As Toni Morrison said in her review of Between the World and Me this “is required reading.” Ta-Nehisi Coates’ book is beautifully written in the form of a letter to his teenage son. Coates’ considers the state of race in America in a way that is unforgiving and honest and exactly the kind of way that is needed right now.
“Race is the child of racism, not the father. And the process of naming ‘the people’ has never been a matter of genealogy and physiognomy so much as one of the hierarchy. Difference in hue and hair is old. But the belief in the preeminence of hue and hair, the notion that these factors can correctly organize a society and that they signify deeper attributes, which are indelible – this is the new idea at the heart of those people who have been brought up hopelessly, tragically, deceitfully, to believe that they are white.”
The compelling prose may come off as stark at first but it serves to further prove his point. He speaks of his time growing up in West Baltimore in the 1980s, and that knowing and understanding the streets, and the schools, was vital to protecting his body , “but the laws of the school were aimed at something distant and vague” which is how school felt to him (and I think a lot of people can relate to this sentiment):
“I remember sitting in my seventh-grade French class and not having any idea why I was there. I did not know any French people, and nothing around me suggested I ever would France was a rock rotating in another galaxy, around another sun, in another sky that I would never cross. Why, precisely, was I sitting in this classroom?”
As Coates explains to his son about the fear that ruled his life growing up, how his parents tried to prepare and guide him for the worst of it, he says his Mecca was and always will be Howard University where he and many in his family attended, and where his father worked as a research librarian in the Moorland-Spingarn Research Center. This library “held archives, papers, collections and virtually any book ever written by or about black people.” He thrived amongst this knowledge, and literature as many who have spent time reading in and falling love with libraries in their life would understand.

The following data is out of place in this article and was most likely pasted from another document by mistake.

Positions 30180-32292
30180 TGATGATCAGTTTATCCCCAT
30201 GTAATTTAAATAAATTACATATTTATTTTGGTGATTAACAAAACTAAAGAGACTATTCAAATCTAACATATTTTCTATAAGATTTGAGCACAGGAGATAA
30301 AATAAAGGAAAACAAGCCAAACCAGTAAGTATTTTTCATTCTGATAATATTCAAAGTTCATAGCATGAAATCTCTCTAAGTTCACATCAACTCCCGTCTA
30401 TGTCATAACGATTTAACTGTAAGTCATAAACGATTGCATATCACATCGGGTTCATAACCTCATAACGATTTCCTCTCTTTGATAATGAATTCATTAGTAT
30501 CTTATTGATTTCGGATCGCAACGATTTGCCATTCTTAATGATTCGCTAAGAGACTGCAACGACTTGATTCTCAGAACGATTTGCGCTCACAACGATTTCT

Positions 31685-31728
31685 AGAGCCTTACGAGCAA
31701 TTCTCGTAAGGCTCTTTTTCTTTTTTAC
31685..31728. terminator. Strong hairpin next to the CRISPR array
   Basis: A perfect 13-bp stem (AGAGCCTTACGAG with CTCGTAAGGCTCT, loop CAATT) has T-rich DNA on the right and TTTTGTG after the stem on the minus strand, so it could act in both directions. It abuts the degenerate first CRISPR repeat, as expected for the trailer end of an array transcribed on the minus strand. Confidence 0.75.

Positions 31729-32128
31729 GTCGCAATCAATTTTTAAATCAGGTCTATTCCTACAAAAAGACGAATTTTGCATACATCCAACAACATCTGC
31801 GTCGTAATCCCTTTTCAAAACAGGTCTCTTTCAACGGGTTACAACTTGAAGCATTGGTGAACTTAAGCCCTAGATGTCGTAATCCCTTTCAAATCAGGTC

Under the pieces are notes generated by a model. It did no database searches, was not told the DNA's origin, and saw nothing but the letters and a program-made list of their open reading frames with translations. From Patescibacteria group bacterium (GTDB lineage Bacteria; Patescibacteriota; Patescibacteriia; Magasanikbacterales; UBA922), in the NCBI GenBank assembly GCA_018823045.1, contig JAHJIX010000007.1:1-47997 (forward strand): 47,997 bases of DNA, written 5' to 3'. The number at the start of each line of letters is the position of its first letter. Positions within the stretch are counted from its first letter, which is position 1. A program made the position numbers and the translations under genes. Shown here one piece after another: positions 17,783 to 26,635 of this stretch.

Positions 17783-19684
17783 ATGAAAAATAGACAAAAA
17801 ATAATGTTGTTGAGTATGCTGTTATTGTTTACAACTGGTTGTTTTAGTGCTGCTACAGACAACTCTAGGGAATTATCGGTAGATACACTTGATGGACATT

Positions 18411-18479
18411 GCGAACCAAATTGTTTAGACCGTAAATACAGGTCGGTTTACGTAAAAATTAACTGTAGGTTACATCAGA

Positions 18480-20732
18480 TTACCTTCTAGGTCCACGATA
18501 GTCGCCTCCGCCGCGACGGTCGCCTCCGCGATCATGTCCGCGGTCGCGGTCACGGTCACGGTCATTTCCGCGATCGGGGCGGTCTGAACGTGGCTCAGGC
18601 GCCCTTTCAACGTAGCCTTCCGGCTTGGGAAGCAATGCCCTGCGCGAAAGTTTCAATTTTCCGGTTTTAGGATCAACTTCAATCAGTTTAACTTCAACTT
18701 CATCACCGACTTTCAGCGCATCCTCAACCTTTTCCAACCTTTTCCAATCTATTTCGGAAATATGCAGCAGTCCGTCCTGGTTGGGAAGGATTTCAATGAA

It was here that he met many influential people, including his wife, who challenged and helped shape his views. When a friend of his from Howard was shot and killed by a police officer who walked free, just yards away from his fiancés house, it shook him and their community. He said to his son:
“Black people love their children with a kind of obsession. You are all we have, and you come to us endangered. I think we would like to kill you ourselves before seeing you killed by the streets that America made…It was only after you that I understood this love, that I understood the grip of my mother’s hand. She knew that the galaxy itself could kill me, that all of me could be shattered and all of her legacy spilled upon the curb like bum wine. And no one would be brought to account for this destruction, because my death would not be the fault of any human but the fault of some unfortunate but immutable fact of ‘race,’ imposed upon an innocent country by the inscrutable judgment of invisible gods.”
If you find the book to be deeply saddening, disturbing and concerning, Coates’ has done his job in writing it. He is purposefully transparent as he writes “what it is like to inhabit a black body and find a way to live within it.” The entire time I was reading this book I was thinking that this is the kind of book I would love to see included in high school curriculums. I have no idea when or if that could ever possibly happen, but I just kept thinking that this is a book young people need, and would want, to read. Coates’ message is so important and I hope that many more people have the opportunity to read this book.